Smoking in Jewish law

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Halakha, is the Jewish religious-law that applies to tobacco and cigarette smoking from the early modern period to the present day. Halakha addresses three main topics: the regulation of smoking on days of special Jewish significance, the debate over prohibition of smoking, per se, with regard to individual Jews, and the general environmental concerns (e.g. second-hand smoking).

Historical background

Until the late 20th century, the use of tobacco for smoking and in the form of snuff was common among Jews. It is asserted that a Jew named Luis de Torres, who accompanied Christopher Columbus on his expedition in 1492, settled in Cuba, learned the use of tobacco, and introduced it into Europe. From this time Jews were connected with the trade in tobacco, one of the most important in early American history [1]

Ritual and other moral concerns

Tobacco encountered the early opposition of some European rabbis, who characterized tobacco smoking as "offering incense to Satan." (Source: JE) More recently, some rabbis considered smoking an improper, lightheaded activity for students (Stone 302).

Rabbis also debated the use of tobacco under traditional Jewish law, including varying aspects of its permissibility on the Sabbath, chagim (Jewish holy days), fast-days, and whether a special "smoking" berakhah (blessing) might be needed. Among the early sources are the Keneset ha-Gedolah ("Men of the Great Assembly") of Rabbi Hayyim Benveniste (1603–73) and the Magen Avraham ("Shield of Abraham") of Avraham Gombiner (1635–83). Gombiner refers to the "drinking of tabak [tobacco] through a pipe by drawing the smoke into the mouth and discharging it," and says that a smoker should first make a blessing over smoking as a type of refreshment. Believing that tobacco was soaked in beer — a source of chametz, or leaven — he bans smoking during Passover. (ib. 343). Benveniste expresses himself very forcibly against smoking tutun (tobacco) on the Ninth of Av, and reportedly excommunicated a Jew who smoked on that solemn fast-day (Keneset ha-Gedolah, to Orach Chayim, 551, 21). According to Jacobs and Eisenstein, Benveniste “points out the inconsistency of those authorities who permit smoking on holy days because it is a 'necessity,' a 'means of sustaining life,' and who allow it on fast-days because smoke has no 'substance' like food. In Benveniste's opinion, smoking should be prohibited on holy days; he quotes Rabbi Joseph Escapa as coinciding in this view, though he thought it unwise to enforce a generally accepted law.” (Source: JE)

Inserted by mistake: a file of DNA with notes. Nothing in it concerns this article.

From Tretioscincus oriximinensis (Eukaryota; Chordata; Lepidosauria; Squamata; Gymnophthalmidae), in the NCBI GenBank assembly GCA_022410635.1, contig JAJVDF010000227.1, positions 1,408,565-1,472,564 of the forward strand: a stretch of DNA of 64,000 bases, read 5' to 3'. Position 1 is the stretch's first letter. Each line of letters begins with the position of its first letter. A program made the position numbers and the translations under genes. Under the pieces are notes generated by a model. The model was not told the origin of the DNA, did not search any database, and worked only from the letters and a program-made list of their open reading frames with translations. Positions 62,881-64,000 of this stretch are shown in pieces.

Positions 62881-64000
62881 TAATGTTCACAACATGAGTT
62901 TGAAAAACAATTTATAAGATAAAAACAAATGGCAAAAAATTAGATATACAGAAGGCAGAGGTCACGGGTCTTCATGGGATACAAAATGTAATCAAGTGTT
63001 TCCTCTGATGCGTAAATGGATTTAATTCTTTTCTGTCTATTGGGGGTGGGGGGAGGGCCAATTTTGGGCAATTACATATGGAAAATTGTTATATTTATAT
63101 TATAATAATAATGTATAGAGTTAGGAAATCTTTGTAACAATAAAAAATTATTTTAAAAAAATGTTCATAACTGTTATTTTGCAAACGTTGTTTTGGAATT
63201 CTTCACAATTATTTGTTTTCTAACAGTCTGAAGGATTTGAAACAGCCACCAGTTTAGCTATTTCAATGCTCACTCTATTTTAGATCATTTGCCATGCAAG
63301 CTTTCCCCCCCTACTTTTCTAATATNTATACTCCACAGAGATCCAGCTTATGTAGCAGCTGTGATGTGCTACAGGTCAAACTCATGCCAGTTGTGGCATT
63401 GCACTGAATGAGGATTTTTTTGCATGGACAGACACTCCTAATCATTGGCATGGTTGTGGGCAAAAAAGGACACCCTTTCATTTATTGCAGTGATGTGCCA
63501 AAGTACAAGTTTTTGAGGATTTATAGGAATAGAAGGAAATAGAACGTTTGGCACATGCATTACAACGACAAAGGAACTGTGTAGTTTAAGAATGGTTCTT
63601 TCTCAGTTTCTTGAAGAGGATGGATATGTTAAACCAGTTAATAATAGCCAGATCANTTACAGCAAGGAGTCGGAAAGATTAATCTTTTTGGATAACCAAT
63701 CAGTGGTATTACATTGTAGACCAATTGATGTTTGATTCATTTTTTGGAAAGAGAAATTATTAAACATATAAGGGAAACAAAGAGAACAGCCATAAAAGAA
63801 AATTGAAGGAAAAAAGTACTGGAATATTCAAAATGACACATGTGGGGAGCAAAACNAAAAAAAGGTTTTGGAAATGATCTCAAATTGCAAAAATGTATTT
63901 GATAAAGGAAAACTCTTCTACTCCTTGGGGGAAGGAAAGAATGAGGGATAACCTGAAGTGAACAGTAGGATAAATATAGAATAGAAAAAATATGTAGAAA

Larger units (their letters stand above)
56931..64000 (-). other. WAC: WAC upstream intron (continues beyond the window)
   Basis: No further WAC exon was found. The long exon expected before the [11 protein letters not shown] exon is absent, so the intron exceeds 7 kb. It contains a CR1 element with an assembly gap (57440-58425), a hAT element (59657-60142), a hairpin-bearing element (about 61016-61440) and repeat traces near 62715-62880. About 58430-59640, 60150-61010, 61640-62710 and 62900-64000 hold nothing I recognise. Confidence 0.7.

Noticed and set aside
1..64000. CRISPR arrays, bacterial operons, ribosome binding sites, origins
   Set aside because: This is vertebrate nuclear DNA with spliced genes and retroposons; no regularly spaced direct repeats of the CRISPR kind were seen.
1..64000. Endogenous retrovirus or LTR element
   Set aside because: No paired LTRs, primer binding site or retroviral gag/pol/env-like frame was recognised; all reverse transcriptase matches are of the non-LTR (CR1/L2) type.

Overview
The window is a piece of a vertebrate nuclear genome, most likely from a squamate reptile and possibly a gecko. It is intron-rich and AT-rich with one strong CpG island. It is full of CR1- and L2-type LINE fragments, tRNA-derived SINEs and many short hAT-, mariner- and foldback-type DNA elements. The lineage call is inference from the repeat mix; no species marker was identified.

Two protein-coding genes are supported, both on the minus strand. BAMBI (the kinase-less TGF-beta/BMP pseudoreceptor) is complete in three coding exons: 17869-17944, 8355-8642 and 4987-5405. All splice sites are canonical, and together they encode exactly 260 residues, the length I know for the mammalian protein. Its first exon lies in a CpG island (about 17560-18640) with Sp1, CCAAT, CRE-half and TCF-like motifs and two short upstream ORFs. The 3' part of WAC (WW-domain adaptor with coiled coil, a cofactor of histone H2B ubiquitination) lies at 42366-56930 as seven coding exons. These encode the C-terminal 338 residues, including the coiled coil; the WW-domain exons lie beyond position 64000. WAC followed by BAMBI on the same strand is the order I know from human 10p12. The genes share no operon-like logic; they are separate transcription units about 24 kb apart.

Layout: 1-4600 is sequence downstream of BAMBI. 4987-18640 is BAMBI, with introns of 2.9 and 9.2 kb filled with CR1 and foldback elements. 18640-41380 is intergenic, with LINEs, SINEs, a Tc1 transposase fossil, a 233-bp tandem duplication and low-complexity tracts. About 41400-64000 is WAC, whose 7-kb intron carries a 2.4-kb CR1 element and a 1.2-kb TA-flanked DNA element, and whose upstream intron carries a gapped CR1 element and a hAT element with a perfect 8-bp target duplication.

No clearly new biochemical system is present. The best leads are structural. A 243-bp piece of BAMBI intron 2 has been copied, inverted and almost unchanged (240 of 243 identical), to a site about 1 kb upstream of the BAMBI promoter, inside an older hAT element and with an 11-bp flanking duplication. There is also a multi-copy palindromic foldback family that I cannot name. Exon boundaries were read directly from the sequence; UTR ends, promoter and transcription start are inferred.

Writing in Turkey, an Islamic country, Benveniste further argues that smoking is Chillul Hashem (a defamation of God), because Muslims refraining from smoking on fast-days would see Jews smoking on theirs (Keneset ha-Gedolah, ib. 567 [ed. Constantinople, 1729, pp. 101 et seq.]). Despite such concerns, some Jews did smoke on the Sabbath, and visited Muslim neighbors in order to smoke hookas there. Rabbinic authorities banned this practise on the grounds that Gentiles would consider Judaism as ridiculous (Alkalai, "Zekor le-Abraham," i. 142-143, Salonica, 1798). (Source: JE)

Rabbi Yisrael Meir Kagan (1838–1933), known as the Chofetz Chaim ("Desirer of Life"), also sought to dissuade practitioners from smoking. He considered it a waste of time, and saw the practice of people borrowing cigarettes from each other as morally questionable. (Cp. Stone (296f., 299) and Eliezer Waldenberg).

There is a custom still practiced today by Hasidic and some Haredi grooms who hand out free cigarettes to their friends at their vort (engagement). Recent rulings against smoking by great rabbis do not have seem to have stopped the tradition.[citation needed]

Specific aspects of smoking

Early modern Jewish law also addresses the Turkish narghile, or water pipe, which filters the smoke through water. Benveniste rules that the narghile violates even holy-day regulations because it may extinguish fire (which cannot be extinguished on a Jewish holy day). Gombiner forbids the naghile's use because its tobacco is analogous to the mugmar (spice incense) banned by Talmudic law. (Source: JE)

Unlike smoking, the use of snuff was allowed on the Sabbath, holy days, fast-days, and Yom Kippur (Le?e? ha-?ema?, p. 51b, Amsterdam, 1707). “Jacob ?aziz (1620-74) quotes a responsum of Isaiah Pinto permitting the use of snuff on the Sabbath, even though it cures catarrh; for everybody, even healthy people, snuff, and it can not therefore be considered a drug ("Halakot ?e?annot," No. 101), according to Jacobs and Eisenstein.

Some Jewish women also used tobacco (see Elijah of Lublin, Yad Eliyahu, responsum No. 65, Amsterdam, 1712).

The JE also cites Hebrew poetry on tobacco: “Solomon Wilder of Amsterdam composed one in acceptance of a tobacco-pipe as a birthday present (Ha-Karmel, 1862, vol. ii., No. 20). Another poem characterizes the cigar and cigarette as "the two tails of these smoking firebrands" (Isa. vii. 4; see "Ha-Bo?er Or," i. 123).”